Beginning with Nothing
The indescribable longing that stirs within one’s soul to explore an unknown area, seeking out its hidden secrets and treasures, can probably explain George Andrew Jackson’s actions on a cold day in January 1859.
While on a hunting trip into the mountains with a companion, Jackson came to the frozen course of Vasquez Creek, now known as Clear Creek. Jackson wished to explore the creek further into the mountains, but Jackson’s companion did not and returned to Golden. Jackson set out alone the next day, following the stream west until he reached the east end of the valley of Idaho Springs, later referred to as Grass Valley. At this point he saw a bluish mist or cloud rising from a nearby canyon.
Believing it to be an Indian encampment, Jackson cautiously crept up the slope through waist-deep snow to peer over the ridge into the canyon.
Instead of Indians, he saw hundreds of mountain sheep grazing on the green grass that resulted from the warm vapors of the hot springs in that area. That night he camped in the area of present-day Soda Creek and Miner Street. His prospecting in that area gave little promise, so he pushed further west to the junction of Chicago Creek and Clear Creek. Camping on a sand bar to the south of this junction, Jackson built a large bonfire. The resulting heat melted the frozen sand, allowing him to dig with his hunting knife and pan the sand using his drinking cup. In a short time he had panned nine dollars worth of gold. Determining the find to be worthy of further pursuit, he marked the spot and returned to Golden.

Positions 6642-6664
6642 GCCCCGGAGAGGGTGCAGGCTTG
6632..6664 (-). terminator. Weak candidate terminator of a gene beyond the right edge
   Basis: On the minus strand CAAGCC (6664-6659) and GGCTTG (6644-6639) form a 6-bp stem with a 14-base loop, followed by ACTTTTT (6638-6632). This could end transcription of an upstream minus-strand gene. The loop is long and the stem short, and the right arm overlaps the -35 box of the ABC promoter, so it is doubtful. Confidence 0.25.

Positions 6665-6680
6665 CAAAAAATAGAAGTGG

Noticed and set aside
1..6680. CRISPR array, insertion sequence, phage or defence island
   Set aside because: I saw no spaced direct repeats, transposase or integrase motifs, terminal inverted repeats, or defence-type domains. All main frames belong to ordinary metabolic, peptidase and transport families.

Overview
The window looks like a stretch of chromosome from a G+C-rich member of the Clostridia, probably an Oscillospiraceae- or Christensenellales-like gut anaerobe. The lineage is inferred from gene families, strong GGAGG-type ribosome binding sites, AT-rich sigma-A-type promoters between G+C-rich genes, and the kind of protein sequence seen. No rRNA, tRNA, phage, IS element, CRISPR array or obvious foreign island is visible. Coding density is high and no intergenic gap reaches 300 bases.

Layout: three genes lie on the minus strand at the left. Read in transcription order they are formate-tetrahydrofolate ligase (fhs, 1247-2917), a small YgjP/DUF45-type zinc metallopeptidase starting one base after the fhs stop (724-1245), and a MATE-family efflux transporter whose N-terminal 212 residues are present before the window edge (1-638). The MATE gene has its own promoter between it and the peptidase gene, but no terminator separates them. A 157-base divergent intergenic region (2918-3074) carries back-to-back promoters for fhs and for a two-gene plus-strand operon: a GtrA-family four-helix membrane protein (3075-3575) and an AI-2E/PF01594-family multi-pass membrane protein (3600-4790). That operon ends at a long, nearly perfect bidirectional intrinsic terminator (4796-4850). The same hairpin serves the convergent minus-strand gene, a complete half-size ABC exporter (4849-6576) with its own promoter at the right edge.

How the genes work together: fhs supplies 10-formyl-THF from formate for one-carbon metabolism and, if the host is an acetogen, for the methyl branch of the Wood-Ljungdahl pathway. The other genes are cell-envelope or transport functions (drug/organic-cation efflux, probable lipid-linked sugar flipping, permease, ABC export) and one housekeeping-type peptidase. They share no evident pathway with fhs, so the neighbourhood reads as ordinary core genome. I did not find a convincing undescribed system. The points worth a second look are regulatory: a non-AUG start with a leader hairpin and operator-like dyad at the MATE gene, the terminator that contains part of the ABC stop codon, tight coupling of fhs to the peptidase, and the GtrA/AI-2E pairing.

On April 17, 1859 with supplies, wagon teams, and twenty-two men, mostly from Chicago, Jackson set out for his claim. The road had to be cut as they proceeded. In places it was necessary to dismantle the wagons and pack supplies and wagons over the obstacle and then reassemble, reload, and proceed. Near the end of April, the party reached Jackson’s spot on Chicago Creek and work began in earnest. The proceeds for the first seven days were $1,900.
In June 1859, a formal organization of the mining district was enacted, the first such recorded in Colorado history. In June 1859 there were 400 people in the settlement.
Three surveys of the town were made, beginning in 1860 and finally the third proved satisfactory and in 1873 a town site of 105 plus acres were preempted according to territorial law and registered with the land office in Central City. The price for the town site was $1.25 per acre. R.B. (“Elder”) Griswold was elected mayor. Notices were posted that all who had taken up claims in the town site had ninety days to pay for the land. In 1874, President Grant gave a government deed to Griswold, and he in turn would deed the lots to the settlers.
From the very first, the refinements of culture made increasing appearance. Jackson’s worker, James A. Payne, had brought a violin into the camp and would often play for the townspeople. Payne’s was the first marriage in Idaho Springs and one of his sons was born in the camp in 1863.
The hot springs on Soda Creek had always figured prominently in the town. In 1859, according to early records, there was a geyser at the springs, but in 1860 it ceased possibly from mining activity. The first business enterprise utilizing the mineral waters was by a Dr. E.M. Cummings in the early 1860s.